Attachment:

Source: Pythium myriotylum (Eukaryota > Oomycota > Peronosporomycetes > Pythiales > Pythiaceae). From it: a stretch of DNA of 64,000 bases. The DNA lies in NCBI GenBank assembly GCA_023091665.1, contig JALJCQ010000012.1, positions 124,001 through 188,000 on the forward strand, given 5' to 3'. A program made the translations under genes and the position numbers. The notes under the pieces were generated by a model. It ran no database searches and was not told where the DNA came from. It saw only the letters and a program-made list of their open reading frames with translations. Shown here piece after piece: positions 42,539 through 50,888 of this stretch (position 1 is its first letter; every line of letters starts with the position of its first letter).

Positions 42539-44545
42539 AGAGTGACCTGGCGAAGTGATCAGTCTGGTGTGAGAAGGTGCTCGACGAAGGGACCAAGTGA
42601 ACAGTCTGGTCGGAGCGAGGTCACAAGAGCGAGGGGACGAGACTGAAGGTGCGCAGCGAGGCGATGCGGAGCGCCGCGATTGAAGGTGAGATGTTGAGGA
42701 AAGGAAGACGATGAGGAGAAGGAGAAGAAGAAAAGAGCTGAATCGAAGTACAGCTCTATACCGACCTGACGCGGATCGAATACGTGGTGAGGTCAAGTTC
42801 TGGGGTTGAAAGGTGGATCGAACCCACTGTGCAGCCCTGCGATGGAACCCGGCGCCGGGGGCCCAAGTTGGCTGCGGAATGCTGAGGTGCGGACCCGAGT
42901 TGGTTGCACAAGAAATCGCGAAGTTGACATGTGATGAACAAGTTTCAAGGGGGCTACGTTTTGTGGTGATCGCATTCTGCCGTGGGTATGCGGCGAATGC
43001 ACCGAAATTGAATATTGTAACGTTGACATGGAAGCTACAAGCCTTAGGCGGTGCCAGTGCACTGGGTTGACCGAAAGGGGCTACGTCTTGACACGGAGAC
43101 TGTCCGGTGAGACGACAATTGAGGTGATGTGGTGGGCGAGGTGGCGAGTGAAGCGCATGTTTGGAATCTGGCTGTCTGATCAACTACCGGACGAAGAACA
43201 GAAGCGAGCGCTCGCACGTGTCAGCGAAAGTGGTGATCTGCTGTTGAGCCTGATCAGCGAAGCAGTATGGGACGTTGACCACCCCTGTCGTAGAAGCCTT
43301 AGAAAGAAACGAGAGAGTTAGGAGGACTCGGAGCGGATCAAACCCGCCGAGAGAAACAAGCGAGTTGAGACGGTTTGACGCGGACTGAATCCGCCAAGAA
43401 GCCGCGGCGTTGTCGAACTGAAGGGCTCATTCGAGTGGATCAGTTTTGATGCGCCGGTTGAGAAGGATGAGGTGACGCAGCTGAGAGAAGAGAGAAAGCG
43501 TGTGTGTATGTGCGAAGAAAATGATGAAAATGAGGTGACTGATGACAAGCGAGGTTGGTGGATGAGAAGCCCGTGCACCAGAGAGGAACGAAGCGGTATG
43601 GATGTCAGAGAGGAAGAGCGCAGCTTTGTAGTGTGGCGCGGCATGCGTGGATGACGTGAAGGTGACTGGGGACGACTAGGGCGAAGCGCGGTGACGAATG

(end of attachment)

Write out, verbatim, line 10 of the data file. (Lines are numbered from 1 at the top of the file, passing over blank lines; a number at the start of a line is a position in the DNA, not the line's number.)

43201 GAAGCGAGCGCTCGCACGTGTCAGCGAAAGTGGTGATCTGCTGTTGAGCCTGATCAGCGAAGCAGTATGGGACGTTGACCACCCCTGTCGTAGAAGCCTT